A taste of home

South Canterbury farmer Frances Coles relishes sharing food grown, caught or raised by the family.

In Milking Platform4 Minutes

I’m just back from another fantastic summer holiday with the family in the Marlborough Sounds, and while there I had the opportunity to do something I struggle to find the time to at home – read a book or two!

One was Taste – My Life Through Food by actor Stanley Tucci (of The Devil Wears Prada and Hunger Games fame), an interesting mix of memoir and recipe book. From a large Italian family, food is pivotal to so many of Stanley’s memories, and he made one observation that really spoke to me…

“I am hardly saying anything new by stating that our links to what we eat have practically disappeared beneath sheets of plastic wrap. But what are also disappearing are the wonderful, vital human connections we’re able to make when we buy something we love to eat from someone who loves to sell it, who bought it from someone who loves to grow, catch or raise it. Whether we know it or not, great comfort is found in these relationships, and they are very much part of what solidifies a community.”

As a producer of food, I am well aware of the multitude of ways something to eat or drink can bind us together:

  • New to the neighbourhood/unwell/just had a baby/ recently bereaved? Here’s something I made for you…
  • It’s been ages since we caught up – how about a coffee at the café/barbecue this weekend?
  • What kind of cake do you want for your birthday party this year sweetheart?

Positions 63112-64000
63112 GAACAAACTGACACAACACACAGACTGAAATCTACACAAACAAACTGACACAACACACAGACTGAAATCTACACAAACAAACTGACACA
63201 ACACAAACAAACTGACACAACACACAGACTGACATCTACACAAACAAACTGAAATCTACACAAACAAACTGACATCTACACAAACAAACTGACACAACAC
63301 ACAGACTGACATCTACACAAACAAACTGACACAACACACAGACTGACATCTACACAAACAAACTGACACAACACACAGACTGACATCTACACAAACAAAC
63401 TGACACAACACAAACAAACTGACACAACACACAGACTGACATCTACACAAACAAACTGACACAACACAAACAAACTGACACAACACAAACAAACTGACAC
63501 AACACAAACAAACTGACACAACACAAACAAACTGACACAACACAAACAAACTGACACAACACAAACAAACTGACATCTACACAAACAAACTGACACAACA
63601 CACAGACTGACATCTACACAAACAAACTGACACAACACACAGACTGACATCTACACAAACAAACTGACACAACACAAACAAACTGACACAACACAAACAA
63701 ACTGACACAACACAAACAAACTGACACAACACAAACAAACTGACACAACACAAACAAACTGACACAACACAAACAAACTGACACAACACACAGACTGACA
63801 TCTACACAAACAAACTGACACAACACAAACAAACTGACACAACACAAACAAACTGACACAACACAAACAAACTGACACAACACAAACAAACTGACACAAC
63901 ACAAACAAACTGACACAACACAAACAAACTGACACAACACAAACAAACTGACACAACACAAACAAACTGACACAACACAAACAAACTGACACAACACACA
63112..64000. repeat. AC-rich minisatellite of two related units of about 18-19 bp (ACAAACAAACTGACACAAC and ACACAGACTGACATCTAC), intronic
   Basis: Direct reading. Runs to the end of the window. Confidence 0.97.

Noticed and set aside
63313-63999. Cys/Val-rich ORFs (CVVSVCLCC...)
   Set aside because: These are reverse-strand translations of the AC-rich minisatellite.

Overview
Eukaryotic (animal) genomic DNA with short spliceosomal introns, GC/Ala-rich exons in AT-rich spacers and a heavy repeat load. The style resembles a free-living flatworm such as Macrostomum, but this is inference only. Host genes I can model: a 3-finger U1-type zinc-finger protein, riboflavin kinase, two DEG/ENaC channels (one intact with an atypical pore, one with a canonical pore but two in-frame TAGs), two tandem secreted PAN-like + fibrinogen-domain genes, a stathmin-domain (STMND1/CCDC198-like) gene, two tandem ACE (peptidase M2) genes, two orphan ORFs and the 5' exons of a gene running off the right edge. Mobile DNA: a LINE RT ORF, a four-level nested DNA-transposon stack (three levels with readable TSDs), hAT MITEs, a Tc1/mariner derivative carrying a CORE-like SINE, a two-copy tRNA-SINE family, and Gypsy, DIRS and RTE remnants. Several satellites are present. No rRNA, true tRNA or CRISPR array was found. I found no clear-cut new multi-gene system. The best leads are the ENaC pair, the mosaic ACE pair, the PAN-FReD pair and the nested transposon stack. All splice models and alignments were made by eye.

• Date night? Where shall we go for dinner this time?
  • What are your plans for Christmas this year? We’d love for you to join us for dinner.
  • Who feels like dessert? Let’s make chocolate self-saucing pudding with Grandma’s recipe.



Food is so often linked with key moments in our lives, and those meals are all the more meaningful when they’re shared with people who have grown, caught or raised then lovingly prepared the food for you. I feel great pride when someone compliments the steak or sausages at one of our barbecues, knowing it came from an animal we raised, or I receive compliments for a dish that I make.

Better yet, this Christmas Eve, the Mahinga Kai aspect of our Farm Environment Plan was elevated from simple compliance and good intention to genuine action when a friend and her children joined us to gather watercress from the stream which runs through the centre of our farm. She was planning on cooking a boil-up for her whanau that night, and my whanau was able to proudly showcase our farm while providing the key ingredient she needed – connection at its purest.

And in the spirit of connecting with all of you, here’s a little taste of summer as I know it…